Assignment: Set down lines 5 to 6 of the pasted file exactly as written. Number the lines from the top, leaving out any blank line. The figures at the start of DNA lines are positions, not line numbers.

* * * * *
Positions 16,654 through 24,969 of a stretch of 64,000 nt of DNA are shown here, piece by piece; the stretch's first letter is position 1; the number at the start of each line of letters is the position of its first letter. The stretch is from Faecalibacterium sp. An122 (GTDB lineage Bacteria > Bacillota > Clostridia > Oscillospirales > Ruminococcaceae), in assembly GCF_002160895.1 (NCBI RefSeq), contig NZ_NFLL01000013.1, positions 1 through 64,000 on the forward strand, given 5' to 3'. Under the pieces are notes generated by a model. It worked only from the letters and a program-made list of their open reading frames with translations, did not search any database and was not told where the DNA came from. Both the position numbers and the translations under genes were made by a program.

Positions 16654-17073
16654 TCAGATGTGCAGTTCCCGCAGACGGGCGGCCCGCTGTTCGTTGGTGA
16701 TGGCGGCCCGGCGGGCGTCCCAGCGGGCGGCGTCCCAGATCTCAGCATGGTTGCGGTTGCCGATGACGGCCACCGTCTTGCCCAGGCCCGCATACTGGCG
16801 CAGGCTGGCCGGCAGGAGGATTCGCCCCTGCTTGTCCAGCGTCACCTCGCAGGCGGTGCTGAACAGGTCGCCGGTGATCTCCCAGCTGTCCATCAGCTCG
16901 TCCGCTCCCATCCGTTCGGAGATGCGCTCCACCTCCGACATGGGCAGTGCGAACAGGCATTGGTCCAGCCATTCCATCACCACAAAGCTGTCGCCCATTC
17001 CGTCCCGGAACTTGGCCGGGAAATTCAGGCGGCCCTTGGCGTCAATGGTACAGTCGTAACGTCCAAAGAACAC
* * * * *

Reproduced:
16801 CAGGCTGGCCGGCAGGAGGATTCGCCCCTGCTTGTCCAGCGTCACCTCGCAGGCGGTGCTGAACAGGTCGCCGGTGATCTCCCAGCTGTCCATCAGCTCG
16901 TCCGCTCCCATCCGTTCGGAGATGCGCTCCACCTCCGACATGGGCAGTGCGAACAGGCATTGGTCCAGCCATTCCATCACCACAAAGCTGTCGCCCATTC